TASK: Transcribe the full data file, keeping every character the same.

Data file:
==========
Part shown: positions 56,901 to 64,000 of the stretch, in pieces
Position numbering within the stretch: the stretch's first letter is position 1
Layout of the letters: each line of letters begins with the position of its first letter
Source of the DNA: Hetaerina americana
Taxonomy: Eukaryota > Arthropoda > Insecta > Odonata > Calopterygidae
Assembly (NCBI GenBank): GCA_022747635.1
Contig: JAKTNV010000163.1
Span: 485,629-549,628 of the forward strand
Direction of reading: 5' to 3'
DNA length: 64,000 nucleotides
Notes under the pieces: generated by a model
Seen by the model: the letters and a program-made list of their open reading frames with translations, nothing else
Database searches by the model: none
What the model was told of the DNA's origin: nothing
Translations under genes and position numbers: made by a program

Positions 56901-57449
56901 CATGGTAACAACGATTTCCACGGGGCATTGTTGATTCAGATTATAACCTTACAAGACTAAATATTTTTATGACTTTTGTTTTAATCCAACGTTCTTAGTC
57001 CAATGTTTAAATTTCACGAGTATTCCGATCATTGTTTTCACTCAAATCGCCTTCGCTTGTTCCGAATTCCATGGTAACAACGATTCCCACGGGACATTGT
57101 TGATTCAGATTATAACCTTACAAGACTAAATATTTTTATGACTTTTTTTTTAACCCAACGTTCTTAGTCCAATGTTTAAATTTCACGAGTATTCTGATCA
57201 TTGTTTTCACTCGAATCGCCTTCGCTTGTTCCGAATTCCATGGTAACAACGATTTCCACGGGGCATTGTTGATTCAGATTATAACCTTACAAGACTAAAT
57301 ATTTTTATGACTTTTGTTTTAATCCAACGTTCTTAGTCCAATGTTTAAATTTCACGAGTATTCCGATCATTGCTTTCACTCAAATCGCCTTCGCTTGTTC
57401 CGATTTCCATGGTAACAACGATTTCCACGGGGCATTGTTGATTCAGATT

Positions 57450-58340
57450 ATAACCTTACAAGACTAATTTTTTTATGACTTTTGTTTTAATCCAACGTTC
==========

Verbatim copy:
Part shown: positions 56,901 to 64,000 of the stretch, in pieces
Position numbering within the stretch: the stretch's first letter is position 1
Layout of the letters: each line of letters begins with the position of its first letter
Source of the DNA: Hetaerina americana
Taxonomy: Eukaryota > Arthropoda > Insecta > Odonata > Calopterygidae
Assembly (NCBI GenBank): GCA_022747635.1
Contig: JAKTNV010000163.1
Span: 485,629-549,628 of the forward strand
Direction of reading: 5' to 3'
DNA length: 64,000 nucleotides
Notes under the pieces: generated by a model
Seen by the model: the letters and a program-made list of their open reading frames with translations, nothing else
Database searches by the model: none
What the model was told of the DNA's origin: nothing
Translations under genes and position numbers: made by a program

Positions 56901-57449
56901 CATGGTAACAACGATTTCCACGGGGCATTGTTGATTCAGATTATAACCTTACAAGACTAAATATTTTTATGACTTTTGTTTTAATCCAACGTTCTTAGTC
57001 CAATGTTTAAATTTCACGAGTATTCCGATCATTGTTTTCACTCAAATCGCCTTCGCTTGTTCCGAATTCCATGGTAACAACGATTCCCACGGGACATTGT
57101 TGATTCAGATTATAACCTTACAAGACTAAATATTTTTATGACTTTTTTTTTAACCCAACGTTCTTAGTCCAATGTTTAAATTTCACGAGTATTCTGATCA
57201 TTGTTTTCACTCGAATCGCCTTCGCTTGTTCCGAATTCCATGGTAACAACGATTTCCACGGGGCATTGTTGATTCAGATTATAACCTTACAAGACTAAAT
57301 ATTTTTATGACTTTTGTTTTAATCCAACGTTCTTAGTCCAATGTTTAAATTTCACGAGTATTCCGATCATTGCTTTCACTCAAATCGCCTTCGCTTGTTC
57401 CGATTTCCATGGTAACAACGATTTCCACGGGGCATTGTTGATTCAGATT

Positions 57450-58340
57450 ATAACCTTACAAGACTAATTTTTTTATGACTTTTGTTTTAATCCAACGTTC